But Florida's Governor Ron DeSantis says this is just the beginning. He says he's going to use -- quote -- "every penny" of the $12 million allocated by his state to relocate more migrants out of Florida, as he and Texas Governor Greg Abbott, both of whom are said to harbor presidential ambitions, say it is time for blue states to share their burden.

On Saturday, according to "The Washington Post," that burden included a month-old baby, who was sent from Texas and dropped with other migrants outside the vice president's residence in Washington, D.C., the second round of buses sent by Texas' governor and a move the vice president criticized.


KAMALA HARRIS, VICE PRESIDENT OF THE UNITED STATES: They're playing games. These are political stunts with real human beings who are fleeing harm.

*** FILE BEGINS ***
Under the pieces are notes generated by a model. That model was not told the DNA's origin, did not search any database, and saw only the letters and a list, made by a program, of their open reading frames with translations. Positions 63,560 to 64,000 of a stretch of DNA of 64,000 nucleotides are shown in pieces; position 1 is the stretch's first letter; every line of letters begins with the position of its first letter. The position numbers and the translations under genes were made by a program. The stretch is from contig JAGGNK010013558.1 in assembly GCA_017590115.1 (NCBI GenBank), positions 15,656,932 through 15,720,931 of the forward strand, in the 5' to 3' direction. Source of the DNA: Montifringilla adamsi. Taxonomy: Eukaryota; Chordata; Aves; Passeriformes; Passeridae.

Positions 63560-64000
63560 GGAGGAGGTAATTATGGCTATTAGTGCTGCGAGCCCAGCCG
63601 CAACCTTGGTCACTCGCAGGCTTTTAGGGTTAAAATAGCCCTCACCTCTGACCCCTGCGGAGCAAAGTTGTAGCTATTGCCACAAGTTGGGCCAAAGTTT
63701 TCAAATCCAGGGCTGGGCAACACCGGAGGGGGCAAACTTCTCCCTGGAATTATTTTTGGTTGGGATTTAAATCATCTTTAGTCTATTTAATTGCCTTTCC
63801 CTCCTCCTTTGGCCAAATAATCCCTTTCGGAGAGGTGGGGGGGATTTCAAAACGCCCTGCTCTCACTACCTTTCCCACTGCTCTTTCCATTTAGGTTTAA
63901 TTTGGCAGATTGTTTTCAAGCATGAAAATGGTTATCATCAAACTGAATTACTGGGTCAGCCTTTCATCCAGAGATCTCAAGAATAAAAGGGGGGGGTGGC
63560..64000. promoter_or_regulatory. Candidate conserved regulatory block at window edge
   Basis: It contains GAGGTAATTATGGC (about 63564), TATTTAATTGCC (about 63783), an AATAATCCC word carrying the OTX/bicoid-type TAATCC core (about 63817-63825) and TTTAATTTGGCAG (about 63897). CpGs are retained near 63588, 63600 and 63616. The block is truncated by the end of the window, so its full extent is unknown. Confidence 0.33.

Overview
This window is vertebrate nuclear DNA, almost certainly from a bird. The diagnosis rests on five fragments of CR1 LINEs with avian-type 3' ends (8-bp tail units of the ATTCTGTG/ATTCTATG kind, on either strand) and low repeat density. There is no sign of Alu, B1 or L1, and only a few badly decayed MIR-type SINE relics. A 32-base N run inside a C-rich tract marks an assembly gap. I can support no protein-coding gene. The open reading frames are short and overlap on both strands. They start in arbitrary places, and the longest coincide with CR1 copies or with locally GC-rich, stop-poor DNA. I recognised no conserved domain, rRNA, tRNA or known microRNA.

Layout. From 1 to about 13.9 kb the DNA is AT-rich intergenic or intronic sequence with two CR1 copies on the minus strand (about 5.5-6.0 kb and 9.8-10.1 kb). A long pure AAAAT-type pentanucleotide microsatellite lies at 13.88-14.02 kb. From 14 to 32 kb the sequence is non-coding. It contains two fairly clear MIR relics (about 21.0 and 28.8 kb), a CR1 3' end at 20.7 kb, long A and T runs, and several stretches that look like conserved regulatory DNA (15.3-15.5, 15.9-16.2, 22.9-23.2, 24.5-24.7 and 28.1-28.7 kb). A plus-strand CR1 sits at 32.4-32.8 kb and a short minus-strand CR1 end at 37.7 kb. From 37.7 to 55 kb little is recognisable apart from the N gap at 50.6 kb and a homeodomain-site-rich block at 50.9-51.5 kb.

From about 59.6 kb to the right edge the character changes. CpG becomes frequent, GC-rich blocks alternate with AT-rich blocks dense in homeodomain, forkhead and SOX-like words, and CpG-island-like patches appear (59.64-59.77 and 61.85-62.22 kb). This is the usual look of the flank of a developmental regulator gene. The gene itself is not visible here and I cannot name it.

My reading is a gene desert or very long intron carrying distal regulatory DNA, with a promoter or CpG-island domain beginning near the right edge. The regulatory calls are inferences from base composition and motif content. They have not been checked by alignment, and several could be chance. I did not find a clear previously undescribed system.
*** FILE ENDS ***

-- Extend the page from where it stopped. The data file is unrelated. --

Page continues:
TAPPER: While the mayors of Washington, D.C., and New York say they are not equipped to handle this influx.

Joining me now is the mayor of New York City, Democrat Eric Adams.

Mr. Mayor, thanks so much for joining us.

So, more than 11,000 asylum seekers have passed through New York's shelter system since May, including roughly 2,500 bused to New York from Texas. You have warned that New York is -- quote -- "nearing its breaking point." And you have talked about maybe bringing cruise ships to temporarily shelter these migrants.

What help do you need from President Biden and the federal government right now that you aren't already getting? And how much longer can New York continue without more resources?

ADAMS: Well, we should be clear that this is, as you stated, a humanitarian crisis created by human hands.

And it is an all-hands-on-deck moment where we're all supposed to come together and coordinate. Coordination during a crisis is something that we must do together. And that's the federal government. That are -- that is also the governor of the state of Texas, as well as the governor of the state of Florida.